ICU staffing feature phenotypes and their relationship with patients’ outcomes: an unsupervised machine learning analysis
To study whether ICU staffing features are associated with improved hospital mortality, ICU length of stay (LOS) and duration of mechanical ventilation (MV) using cluster analysis directed by machine learning.
The following variables were included in the analysis: average bed to nurse, physiotherapist and physician ratios, presence of 24/7 board-certified intensivists and dedicated pharmacists in the ICU, and nurse and physiotherapist autonomy scores. Clusters were defined using the partition around medoids method. We assessed the association between clusters and hospital mortality using logistic regression and with ICU LOS and MV duration using competing risk regression.
Analysis included data from 129,680 patients admitted to 93 ICUs (2014–2015). Three clusters were identified. The features distinguishing between the clusters were: the presence of board-certified intensivists in the ICU 24/7 (present in Cluster 3), dedicated pharmacists (present in Clusters 2 and 3) and the extent of nurse autonomy (which increased from Clusters 1 to 3). The patients in Cluster 3 exhibited the best outcomes, with lower adjusted hospital mortality [odds ratio 0.92 (95% confidence interval (CI), 0.87–0.98)], shorter ICU LOS [subhazard ratio (SHR) for patients surviving to ICU discharge 1.24 (95% CI 1.22–1.26)] and shorter durations of MV [SHR for undergoing extubation 1.61(95% CI 1.54–1.69)]. Cluster 1 had the worst outcomes.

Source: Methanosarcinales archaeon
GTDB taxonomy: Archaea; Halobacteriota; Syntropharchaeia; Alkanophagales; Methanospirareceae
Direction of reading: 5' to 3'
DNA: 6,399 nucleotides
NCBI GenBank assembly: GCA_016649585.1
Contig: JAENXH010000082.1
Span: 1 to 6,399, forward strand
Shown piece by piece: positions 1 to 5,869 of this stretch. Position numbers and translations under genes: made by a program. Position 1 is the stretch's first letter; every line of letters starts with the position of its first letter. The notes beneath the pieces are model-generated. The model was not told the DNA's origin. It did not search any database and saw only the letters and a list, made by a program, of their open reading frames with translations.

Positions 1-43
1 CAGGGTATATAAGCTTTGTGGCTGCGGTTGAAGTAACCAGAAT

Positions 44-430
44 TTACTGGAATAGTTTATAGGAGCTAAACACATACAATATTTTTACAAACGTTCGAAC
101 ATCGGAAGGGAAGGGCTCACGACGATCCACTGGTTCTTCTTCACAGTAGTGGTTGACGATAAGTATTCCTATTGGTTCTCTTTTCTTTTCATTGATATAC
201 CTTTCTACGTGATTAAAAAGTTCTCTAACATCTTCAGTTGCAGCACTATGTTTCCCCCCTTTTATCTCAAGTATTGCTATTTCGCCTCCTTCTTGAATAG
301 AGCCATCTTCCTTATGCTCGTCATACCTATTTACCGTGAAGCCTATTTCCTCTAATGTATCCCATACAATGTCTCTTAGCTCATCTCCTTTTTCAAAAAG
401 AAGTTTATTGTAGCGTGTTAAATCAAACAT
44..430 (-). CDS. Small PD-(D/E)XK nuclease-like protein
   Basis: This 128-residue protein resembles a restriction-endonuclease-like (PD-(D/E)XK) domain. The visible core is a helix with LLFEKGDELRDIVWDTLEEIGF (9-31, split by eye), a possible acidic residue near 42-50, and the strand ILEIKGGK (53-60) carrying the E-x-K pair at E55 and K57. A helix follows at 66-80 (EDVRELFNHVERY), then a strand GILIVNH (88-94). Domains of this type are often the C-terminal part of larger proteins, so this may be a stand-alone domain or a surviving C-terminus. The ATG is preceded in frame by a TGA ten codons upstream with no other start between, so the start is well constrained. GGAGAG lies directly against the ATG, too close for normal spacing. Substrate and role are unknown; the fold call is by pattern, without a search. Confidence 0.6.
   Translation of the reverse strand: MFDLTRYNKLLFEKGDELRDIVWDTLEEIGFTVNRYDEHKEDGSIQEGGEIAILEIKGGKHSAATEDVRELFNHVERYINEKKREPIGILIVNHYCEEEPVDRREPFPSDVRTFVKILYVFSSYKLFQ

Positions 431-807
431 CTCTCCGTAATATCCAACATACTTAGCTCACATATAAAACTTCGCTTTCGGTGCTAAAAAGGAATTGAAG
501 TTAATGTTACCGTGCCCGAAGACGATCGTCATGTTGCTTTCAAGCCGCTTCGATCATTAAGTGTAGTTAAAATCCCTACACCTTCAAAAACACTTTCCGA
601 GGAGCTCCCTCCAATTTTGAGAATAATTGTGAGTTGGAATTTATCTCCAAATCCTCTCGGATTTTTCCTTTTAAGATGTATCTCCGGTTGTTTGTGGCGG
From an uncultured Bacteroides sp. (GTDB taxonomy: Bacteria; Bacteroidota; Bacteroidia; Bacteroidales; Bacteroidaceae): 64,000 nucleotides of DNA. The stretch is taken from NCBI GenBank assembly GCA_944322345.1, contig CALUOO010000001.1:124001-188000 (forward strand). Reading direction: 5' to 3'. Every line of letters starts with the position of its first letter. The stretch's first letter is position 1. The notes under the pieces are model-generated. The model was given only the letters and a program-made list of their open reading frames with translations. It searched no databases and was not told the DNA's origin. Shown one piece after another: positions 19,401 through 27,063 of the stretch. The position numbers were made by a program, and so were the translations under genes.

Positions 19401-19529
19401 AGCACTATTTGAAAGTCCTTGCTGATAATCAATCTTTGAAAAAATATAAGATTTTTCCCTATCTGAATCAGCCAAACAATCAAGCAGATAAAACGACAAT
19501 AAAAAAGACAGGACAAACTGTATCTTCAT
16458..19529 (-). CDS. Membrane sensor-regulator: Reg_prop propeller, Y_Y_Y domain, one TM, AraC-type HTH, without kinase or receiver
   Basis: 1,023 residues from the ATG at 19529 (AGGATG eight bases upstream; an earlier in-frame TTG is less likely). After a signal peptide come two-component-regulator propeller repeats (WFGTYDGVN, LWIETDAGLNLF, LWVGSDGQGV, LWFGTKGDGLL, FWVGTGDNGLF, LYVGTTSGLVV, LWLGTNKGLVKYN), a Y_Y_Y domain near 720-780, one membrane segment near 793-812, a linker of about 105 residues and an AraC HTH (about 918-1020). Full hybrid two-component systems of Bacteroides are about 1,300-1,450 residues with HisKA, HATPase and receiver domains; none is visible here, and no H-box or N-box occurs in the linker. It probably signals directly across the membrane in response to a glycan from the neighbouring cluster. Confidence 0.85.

Patients treated in ICUs combining 24/7 expert intensivist coverage, a dedicated pharmacist and nurses with greater autonomy had the best outcomes. All of these features represent achievable targets that should be considered by policy makers with an interest in promoting equal and optimal ICU care.
KeywordsIntensive care unit Outcomes Cluster analysis Nurse autonomy Staffing features ICU organization
This study was supported by the National Council for Scientific and Technological Development (CNPq), Carlos Chagas Filho Foundation for Research Support of the State of Rio de Janeiro (FAPERJ) and by departmental funds from the D’Or Institute for Research and Education. We dedicate this work to the memory of Dr. Dieter Eduardo Sielfeld Araya, ORCHESTRA Study investigator, who recently passed away.
Compliance with ethical standards
Conflicts of interest
JIFS and MS are founders and proprietors of Epimed Solutions®. LPB is an employee of Epimed Solutions®. FGZ has received grant for an investigator-initiated clinical trial from Bactiguard®, Sweden, which is unrelated to the aspects of this work. The other authors report no conflicts of interest to declare.
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